nep-for New Economics Papers
on Forecasting
Issue of 2020‒01‒06
six papers chosen by
Rob J Hyndman
Monash University

  1. Explanation, prediction, and causality: Three sides of the same coin? By Watts, Duncan J; Beck, Emorie D; Bienenstock, Elisa Jayne; Bowers, Jake; Frank, Aaron; Grubesic, Anthony; Hofman, Jake; Rohrer, Julia Marie; Salganik, Matthew
  2. Forecasting Energy Commodity Prices: A Large Global Dataset Sparse Approach By Davide Ferrari; Francesco Ravazzolo; Joaquin L. Vespignani
  3. On the robustness of the general dynamic factor model with infinite-dimensional space: identification, estimation, and forecasting By Carlos Cesar Trucios-Maza; João H. G Mazzeu; Luis K. Hotta; Pedro L. Valls Pereira; Marc Hallin
  4. Forecasting significant stock price changes using neural networks By Firuz Kamalov
  5. A Robust Predictive Model for Stock Price Prediction Using Deep Learning and Natural Language Processing By Sidra Mehtab; Jaydip Sen
  6. Using Machine Learning to Detect and Forecast Accounting Fraud By KONDO Satoshi; MIYAKAWA Daisuke; SHIRAKI Kengo; SUGA Miki; USUKI Teppei

  1. By: Watts, Duncan J; Beck, Emorie D; Bienenstock, Elisa Jayne (Arizona State University); Bowers, Jake; Frank, Aaron; Grubesic, Anthony; Hofman, Jake; Rohrer, Julia Marie (University of Leipzig); Salganik, Matthew
    Abstract: In this essay we make four interrelated points. First, we reiterate previous arguments (Kleinberg et al 2015) that forecasting problems are more common in social science than is often appreciated. From this observation it follows that social scientists should care about predictive accuracy in addition to unbiased or consistent estimation of causal relationships. Second, we argue that social scientists should be interested in prediction even if they have no interest in forecasting per se. Whether they do so explicitly or not, that is, causal claims necessarily make predictions; thus it is both fair and arguably useful to hold them accountable for the accuracy of the predictions they make. Third, we argue that prediction, used in either of the above two senses, is a useful metric for quantifying progress. Important differences between social science explanations and machine learning algorithms notwithstanding, social scientists can still learn from approaches like the Common Task Framework (CTF) which have successfully driven progress in certain fields of AI over the past 30 years (Donoho, 2015). Finally, we anticipate that as the predictive performance of forecasting models and explanations alike receives more attention, it will become clear that it is subject to some upper limit which lies well below deterministic accuracy for many applications of interest (Martin et al 2016). Characterizing the properties of complex social systems that lead to higher or lower predictive limits therefore poses an interesting challenge for computational social science.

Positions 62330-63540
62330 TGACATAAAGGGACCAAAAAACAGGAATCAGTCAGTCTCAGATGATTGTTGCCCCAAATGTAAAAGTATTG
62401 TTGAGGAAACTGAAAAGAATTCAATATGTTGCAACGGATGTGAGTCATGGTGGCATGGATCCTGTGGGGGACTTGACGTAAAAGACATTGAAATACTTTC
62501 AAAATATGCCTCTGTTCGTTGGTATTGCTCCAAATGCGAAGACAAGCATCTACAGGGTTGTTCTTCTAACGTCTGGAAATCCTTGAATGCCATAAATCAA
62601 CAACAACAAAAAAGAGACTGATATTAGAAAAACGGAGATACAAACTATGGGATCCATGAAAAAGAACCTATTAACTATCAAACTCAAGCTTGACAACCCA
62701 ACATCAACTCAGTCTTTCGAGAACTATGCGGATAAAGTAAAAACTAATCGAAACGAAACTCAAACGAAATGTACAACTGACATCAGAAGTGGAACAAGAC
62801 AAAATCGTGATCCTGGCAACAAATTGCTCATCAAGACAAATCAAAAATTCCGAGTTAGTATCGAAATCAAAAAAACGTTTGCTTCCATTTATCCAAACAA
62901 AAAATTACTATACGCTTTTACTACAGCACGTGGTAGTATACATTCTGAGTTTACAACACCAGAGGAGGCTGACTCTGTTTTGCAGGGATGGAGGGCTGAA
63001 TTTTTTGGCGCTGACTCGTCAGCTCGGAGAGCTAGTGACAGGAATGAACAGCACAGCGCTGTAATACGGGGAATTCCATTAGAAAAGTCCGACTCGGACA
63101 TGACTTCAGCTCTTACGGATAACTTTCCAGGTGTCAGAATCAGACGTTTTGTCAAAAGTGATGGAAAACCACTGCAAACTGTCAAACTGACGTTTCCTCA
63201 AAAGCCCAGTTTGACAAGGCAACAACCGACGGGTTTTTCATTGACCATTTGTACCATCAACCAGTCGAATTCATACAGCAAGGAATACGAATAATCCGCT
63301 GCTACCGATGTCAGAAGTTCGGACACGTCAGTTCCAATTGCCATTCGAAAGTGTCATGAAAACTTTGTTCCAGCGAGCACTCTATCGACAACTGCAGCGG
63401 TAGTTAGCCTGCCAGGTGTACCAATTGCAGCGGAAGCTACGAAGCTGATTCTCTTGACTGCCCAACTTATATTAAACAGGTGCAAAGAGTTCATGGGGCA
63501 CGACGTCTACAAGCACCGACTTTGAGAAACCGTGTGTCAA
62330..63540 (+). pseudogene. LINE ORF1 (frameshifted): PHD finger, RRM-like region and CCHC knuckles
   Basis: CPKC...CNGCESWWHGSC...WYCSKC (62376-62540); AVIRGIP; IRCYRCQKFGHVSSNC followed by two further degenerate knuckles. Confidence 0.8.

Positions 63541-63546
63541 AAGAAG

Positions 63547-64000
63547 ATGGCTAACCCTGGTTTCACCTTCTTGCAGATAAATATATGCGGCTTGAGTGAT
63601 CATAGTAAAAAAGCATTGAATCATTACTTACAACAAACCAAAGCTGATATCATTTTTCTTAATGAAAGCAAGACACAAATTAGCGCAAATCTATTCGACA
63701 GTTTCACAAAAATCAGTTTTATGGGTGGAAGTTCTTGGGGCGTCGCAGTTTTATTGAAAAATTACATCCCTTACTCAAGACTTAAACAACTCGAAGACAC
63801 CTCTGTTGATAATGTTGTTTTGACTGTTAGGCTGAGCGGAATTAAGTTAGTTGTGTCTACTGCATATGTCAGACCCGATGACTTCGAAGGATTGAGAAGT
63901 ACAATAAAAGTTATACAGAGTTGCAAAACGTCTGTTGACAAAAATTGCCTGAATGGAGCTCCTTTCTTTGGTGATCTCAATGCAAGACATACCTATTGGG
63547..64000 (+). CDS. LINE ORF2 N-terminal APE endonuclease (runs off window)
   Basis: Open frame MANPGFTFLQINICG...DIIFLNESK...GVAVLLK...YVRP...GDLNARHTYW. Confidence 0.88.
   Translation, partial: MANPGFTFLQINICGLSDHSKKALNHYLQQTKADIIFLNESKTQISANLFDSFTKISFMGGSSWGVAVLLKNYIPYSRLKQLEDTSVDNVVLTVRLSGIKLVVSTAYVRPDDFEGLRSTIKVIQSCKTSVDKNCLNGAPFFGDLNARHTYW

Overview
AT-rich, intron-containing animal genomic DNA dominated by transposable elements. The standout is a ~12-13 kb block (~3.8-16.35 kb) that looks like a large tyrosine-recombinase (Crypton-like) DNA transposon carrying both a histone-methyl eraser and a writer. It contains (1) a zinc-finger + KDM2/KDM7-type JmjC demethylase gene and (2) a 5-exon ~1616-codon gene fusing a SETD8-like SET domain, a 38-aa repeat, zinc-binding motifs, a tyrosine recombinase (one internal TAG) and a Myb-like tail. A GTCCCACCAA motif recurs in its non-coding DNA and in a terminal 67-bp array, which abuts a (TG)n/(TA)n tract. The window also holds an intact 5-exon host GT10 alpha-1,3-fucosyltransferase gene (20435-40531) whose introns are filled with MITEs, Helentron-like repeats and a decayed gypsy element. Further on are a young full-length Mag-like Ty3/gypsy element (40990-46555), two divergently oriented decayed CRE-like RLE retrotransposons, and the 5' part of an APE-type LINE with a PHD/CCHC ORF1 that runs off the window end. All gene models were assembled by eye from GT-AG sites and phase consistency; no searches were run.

Date: 2018–10–31
  2. By: Davide Ferrari; Francesco Ravazzolo (Universitätt Bozen; Erasmus Universiteit Rotterdam; Norges Bank; Federal Reserve Bank of San Francisco; University of California Santa Cruz; Tinbergen Instituut; Handelshøyskolen BI; Centre for Applied Macro- and Petroleum economics (CAMP)); Joaquin L. Vespignani
    Abstract: This paper focuses on forecasting quarterly energy prices of commodities, such as oil, gas and coal, using the Global VAR dataset proposed by Mohaddes and Raissi (2018). This dataset includes a number of potentially informative quarterly macroeconomic variables for the 33 largest economies, overall accounting for more than 80% of the global GDP. To deal with the information in this large database, we apply a dynamic factor model based on a penalized maximum likelihood approach that allows us to shrink parameters to zero and to estimate sparse factor loadings. The estimated latent factors show considerable sparsity and heterogeneity in the selected loadings across variables. When the model is extended to predict energy commodity prices up to four periods ahead, results indicate larger predictability relative to the benchmark random walk model for 1-quarter ahead for all energy commodities. In our application, the largest improvement in terms of prediction accuracy is observed when predicting gas prices from 1 to 4 quarters ahead.
    Keywords: Energy Prices; Forecasting; Dynamic Factor Model; Sparse Estimation; Penalized Maximum Likelihood
    JEL: C1 C5 C8 E3 Q4
    Date: 2019–12–20
  3. By: Carlos Cesar Trucios-Maza; João H. G Mazzeu; Luis K. Hotta; Pedro L. Valls Pereira; Marc Hallin